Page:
50 years of coasters – 1997
The rise of the record breakers. Two major coasters that won’t be featuring in the list opened this year, breaching both the 300ft and 100Mph barriers for the first time. I’ve already elaborated on why I’m not a fan of these one trick ponies in other lists, but it has to be acknowledged that they happened and, as the new millenium approaches, we’ll be seeing a few more outrageous attempts at these dizzying statistics.
As the first of what became a staple attaction for all future Legoland parks across the globe, the Dragon houses an indoor dark ride section filled with many overwhelming Lego builds and wonders before heading out into the open air for some coaster based family thrills. The original is the only version that also happens to be a powered coaster and part of a very exclusive group of those that is able to operate multiple trains at once, through some form of witchcraft.
They came out on top last year, but I have to say that this was the first time Togo disappointed me a little. Mega Coaster lacked a certain playful spark and was perhaps my best indication so far of what the much lamented American Togo installations (they did have a busy year this year) behaved like. Still a quirky and enjoyable experience overall, particularly with that familiar looking heartline roll.
Local competitors Senyo Kogyo were still managing to churn out some highly satisfying jet coasters, seemingly just for me, and, as they often are, this one is all about location. The layout becomes particularly fascinating due to the dense forest landscaping and interaction with both bridges and roads. The attraction originally opened under the name Eagle Coaster, with a front car designed to suit that very name, but the train has since undergone a striking transformation into a pink Cadillac suited for the highway.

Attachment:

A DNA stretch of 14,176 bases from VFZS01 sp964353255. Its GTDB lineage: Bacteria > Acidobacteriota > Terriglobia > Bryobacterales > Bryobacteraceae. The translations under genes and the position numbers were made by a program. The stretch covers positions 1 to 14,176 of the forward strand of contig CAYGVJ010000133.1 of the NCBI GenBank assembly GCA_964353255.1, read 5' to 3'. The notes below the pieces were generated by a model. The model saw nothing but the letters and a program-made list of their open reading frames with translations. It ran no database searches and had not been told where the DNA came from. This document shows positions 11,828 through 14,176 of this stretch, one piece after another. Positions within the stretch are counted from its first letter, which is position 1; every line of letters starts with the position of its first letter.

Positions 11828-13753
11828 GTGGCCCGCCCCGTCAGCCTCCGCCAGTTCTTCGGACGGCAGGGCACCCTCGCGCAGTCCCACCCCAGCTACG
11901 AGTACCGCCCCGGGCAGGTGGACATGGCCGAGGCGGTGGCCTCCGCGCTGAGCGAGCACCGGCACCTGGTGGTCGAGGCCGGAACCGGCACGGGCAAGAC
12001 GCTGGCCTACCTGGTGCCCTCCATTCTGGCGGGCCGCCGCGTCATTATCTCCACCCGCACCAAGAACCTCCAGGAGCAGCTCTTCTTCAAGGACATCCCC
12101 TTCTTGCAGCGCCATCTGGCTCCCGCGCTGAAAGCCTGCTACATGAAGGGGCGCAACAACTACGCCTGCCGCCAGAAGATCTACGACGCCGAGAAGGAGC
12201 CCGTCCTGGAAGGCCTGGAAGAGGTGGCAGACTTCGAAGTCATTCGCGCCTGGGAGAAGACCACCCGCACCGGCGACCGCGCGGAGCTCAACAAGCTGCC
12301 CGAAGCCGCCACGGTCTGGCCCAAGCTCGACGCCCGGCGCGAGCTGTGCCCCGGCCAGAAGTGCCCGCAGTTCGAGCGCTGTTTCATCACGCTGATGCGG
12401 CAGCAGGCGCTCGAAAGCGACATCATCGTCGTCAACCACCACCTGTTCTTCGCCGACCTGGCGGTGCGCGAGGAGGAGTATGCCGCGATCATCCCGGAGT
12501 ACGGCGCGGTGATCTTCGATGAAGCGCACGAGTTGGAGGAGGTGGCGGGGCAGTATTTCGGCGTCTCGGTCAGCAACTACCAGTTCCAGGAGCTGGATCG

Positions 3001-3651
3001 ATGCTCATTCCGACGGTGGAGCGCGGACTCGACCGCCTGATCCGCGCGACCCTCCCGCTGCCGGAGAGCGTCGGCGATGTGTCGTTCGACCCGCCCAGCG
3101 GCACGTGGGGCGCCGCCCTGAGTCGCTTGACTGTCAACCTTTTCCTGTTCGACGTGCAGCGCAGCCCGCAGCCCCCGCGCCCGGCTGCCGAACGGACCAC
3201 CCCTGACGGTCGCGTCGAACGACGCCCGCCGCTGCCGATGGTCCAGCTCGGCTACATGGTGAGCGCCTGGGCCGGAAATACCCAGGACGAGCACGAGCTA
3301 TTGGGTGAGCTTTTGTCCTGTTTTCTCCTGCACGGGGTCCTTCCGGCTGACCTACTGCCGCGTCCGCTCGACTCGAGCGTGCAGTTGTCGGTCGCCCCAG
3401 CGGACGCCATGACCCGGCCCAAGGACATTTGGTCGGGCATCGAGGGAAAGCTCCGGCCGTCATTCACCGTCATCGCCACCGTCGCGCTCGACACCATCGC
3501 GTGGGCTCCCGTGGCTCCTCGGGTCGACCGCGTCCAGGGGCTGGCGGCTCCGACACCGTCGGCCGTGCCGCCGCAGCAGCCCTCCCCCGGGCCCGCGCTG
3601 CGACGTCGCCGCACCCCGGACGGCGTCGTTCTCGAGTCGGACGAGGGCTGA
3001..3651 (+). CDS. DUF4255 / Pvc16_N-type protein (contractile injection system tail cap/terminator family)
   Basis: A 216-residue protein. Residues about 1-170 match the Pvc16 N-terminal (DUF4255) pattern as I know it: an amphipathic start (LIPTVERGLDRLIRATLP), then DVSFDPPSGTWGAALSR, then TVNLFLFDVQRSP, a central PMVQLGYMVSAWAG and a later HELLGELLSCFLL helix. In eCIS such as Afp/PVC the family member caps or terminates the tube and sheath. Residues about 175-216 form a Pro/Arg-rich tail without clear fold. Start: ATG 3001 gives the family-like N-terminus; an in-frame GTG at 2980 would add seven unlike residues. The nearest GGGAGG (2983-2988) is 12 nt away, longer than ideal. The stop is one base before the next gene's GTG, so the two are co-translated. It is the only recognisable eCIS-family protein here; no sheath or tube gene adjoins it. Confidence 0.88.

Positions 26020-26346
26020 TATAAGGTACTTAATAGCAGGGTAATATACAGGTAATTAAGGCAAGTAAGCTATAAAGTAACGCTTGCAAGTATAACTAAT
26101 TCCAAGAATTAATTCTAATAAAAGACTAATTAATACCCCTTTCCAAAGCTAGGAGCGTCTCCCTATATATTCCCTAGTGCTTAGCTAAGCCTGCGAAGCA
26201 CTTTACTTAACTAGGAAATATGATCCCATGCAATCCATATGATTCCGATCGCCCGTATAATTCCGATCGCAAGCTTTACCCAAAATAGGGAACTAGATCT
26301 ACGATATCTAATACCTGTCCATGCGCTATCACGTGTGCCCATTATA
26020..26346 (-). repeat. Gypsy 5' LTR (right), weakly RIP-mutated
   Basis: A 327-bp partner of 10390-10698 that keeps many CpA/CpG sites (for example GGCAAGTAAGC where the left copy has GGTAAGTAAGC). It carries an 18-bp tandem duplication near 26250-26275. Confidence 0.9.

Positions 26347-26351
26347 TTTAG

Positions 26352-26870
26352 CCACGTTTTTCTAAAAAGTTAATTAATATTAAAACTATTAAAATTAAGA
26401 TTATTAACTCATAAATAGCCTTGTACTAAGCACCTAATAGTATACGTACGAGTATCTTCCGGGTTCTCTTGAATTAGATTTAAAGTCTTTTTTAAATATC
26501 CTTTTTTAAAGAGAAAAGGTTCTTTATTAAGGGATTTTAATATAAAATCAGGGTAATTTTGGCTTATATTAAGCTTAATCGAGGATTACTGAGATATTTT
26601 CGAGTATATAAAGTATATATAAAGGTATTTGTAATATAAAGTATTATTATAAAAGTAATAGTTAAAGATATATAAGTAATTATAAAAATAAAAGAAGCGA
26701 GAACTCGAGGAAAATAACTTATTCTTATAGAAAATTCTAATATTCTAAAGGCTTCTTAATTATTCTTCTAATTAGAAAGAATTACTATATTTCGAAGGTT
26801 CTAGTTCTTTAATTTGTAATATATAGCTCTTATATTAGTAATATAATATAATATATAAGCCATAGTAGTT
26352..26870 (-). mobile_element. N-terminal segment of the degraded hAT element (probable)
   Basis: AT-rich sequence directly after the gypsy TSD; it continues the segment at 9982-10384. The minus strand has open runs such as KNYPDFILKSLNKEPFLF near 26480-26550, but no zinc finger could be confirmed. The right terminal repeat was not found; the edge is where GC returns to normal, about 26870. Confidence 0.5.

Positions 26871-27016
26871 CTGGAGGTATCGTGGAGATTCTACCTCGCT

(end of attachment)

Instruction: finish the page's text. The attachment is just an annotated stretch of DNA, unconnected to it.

Aside from having some fascinating hardware – the world’s only powered Caripro Batflyer, this attraction had many more things going for it, namely the one of a kind tailored queueline experience with staff interaction, walkthroughs and alien attacks that precedes a weird and wonderful dark ride coaster, also with aliens. Since visiting, the ride has received some form of overhaul that now includes interactive shooting on board and I trust that it has retained as much charm as the original concept in the process.
Intamin continued their streak of strong family coasters this year with another fun forest based romp. It’s hard to see what part of this one constitutes a mine train, but the ride type has since gone on to inspire both a far more detailed equivalent of the concept as well as one with tropical jeeps. Yet again the highlight of the entire ride is the unnerving first drop in the back car – a specialty it seems they were developing long before buliding any of their more modern beasts we know and love.
Now that CCI had broken into the European market, they went bigger and bolder over in France with a mammoth 4000ft installation, their largest to date. Characterised most prominently by the giant statue with striking underwear at the entrance, I don’t think we experienced this one at it’s best (I was very distracted by my attempts to keep my bag safe on board), but I respect what it was going for.